The effect of bill structure on seed selection by granivorous birds
The effect of bill structure on seed preference and handling time in granivorous birds was determined for a long, slender dove bill, a conical finch bill, and a hooked parrot bill using diamond doves (Geopelia cuneata), Java sparrows (Padda oryzivora) and Fisher’s lovebirds (Agapornis fischeri). Four seed species were used during trials: white millet (Panicum miliaceum), red manna (P. maximum), canary seed (Phalaris canariensis) and Japanese millet (Echinochloa frumentacea). Diamond doves handled all seed species significantly faster than sparrows and lovebirds, as they swallow seeds whole. Java sparrows and Fischer’s lovebirds husked seeds prior to ingestion; lovebirds took significantly longer than Java sparrows in handling all seed species. Seed characteristics, size and shape affected handling time with reference to bill structure. Diamond doves took significantly longer to handle elongate seeds while Java sparrows handled round seeds slowly and Fischer’s lovebirds required similar handling times for all seed species. Java sparrows and Fischer’s lovebirds selected greater proportions of the same seed species, suggesting that birds which husk seeds prefer similar seed species. Seeds were not selected according to nutritional intake rate. Japanese millet was the preferred seed species of Fischer’s lovebirds and Java sparrows, but provided few calories and little protein per unit time. Seed selection was influenced by bill structure, as seeds were selected, amongst others, according to handling time, and handling time was dependent on bill structure.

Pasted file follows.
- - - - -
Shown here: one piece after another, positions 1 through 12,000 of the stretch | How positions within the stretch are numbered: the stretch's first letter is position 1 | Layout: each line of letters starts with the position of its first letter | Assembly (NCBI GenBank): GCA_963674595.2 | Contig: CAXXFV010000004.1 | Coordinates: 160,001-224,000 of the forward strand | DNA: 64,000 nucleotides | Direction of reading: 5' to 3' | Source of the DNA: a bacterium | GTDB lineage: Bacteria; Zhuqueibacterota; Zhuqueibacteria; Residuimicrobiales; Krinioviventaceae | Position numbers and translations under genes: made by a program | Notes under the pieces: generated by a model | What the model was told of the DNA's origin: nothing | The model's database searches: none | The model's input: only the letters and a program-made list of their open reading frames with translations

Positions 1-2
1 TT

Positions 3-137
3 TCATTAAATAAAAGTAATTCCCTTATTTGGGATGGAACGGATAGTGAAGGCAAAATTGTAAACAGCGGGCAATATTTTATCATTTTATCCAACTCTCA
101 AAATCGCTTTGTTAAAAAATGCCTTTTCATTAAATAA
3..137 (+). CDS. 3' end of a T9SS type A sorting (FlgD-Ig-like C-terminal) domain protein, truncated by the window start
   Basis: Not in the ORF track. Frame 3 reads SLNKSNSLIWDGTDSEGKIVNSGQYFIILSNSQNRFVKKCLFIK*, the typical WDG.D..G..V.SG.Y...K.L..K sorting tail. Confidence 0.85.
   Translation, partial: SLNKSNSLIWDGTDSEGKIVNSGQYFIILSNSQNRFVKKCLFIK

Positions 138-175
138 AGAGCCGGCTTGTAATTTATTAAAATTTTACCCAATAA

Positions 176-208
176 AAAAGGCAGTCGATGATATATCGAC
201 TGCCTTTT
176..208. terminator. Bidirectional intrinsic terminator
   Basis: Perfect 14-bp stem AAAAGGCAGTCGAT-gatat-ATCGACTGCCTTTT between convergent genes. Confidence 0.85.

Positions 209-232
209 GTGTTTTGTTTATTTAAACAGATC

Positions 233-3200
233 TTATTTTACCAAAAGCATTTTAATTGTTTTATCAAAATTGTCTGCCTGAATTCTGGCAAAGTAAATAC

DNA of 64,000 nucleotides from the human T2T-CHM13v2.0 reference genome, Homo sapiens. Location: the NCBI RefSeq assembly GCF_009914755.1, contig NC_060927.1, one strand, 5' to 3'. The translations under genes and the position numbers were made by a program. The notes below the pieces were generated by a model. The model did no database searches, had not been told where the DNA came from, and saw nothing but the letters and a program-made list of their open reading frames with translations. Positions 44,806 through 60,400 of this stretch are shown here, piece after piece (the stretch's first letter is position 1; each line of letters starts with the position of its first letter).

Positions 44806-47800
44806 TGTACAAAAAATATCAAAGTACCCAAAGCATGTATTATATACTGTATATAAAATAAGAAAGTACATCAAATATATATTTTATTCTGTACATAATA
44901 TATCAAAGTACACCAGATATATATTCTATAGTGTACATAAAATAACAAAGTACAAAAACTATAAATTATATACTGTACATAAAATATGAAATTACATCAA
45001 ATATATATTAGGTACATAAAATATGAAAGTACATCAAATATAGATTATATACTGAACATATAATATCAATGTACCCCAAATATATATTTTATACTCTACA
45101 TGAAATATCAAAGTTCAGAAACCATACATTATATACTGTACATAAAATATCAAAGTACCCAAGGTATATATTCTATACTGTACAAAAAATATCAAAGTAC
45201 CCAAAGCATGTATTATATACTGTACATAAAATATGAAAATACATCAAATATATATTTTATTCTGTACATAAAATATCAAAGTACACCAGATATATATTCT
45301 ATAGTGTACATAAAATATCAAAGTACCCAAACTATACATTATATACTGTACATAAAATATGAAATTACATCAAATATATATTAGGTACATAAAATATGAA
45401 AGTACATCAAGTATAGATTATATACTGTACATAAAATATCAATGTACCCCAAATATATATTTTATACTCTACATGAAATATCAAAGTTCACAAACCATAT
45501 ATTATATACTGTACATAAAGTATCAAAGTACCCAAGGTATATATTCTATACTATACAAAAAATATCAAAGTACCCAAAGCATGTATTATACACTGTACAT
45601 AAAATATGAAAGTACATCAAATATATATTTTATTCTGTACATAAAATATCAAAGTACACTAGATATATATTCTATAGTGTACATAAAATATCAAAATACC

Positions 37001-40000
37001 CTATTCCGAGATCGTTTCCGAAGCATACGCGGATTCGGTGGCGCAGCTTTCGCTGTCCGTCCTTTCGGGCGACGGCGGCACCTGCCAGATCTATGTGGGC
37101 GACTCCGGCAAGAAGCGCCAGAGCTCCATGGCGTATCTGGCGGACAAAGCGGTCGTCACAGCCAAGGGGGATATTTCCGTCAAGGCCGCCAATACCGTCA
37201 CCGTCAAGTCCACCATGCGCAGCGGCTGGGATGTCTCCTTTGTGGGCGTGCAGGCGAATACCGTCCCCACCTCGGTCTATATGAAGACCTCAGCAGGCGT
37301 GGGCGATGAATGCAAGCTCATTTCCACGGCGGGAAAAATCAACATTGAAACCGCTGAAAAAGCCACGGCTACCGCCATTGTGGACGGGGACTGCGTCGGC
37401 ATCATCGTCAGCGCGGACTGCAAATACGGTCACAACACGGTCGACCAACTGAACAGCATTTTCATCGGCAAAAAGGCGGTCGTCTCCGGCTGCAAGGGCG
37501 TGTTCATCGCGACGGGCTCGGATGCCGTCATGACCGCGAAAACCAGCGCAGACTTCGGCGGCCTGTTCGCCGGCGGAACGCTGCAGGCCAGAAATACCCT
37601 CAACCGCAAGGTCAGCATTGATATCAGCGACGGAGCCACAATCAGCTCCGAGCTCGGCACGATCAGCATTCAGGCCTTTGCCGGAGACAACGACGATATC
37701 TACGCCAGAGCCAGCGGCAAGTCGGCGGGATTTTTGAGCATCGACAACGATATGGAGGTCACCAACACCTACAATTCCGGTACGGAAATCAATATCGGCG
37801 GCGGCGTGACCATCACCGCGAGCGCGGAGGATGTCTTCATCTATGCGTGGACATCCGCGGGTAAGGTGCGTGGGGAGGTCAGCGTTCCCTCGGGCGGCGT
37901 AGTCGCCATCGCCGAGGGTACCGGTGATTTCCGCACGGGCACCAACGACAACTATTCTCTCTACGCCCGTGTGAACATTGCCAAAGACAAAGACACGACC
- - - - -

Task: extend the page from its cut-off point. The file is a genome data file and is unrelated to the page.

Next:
Key words: seed selection, bill structure, granivorous birds.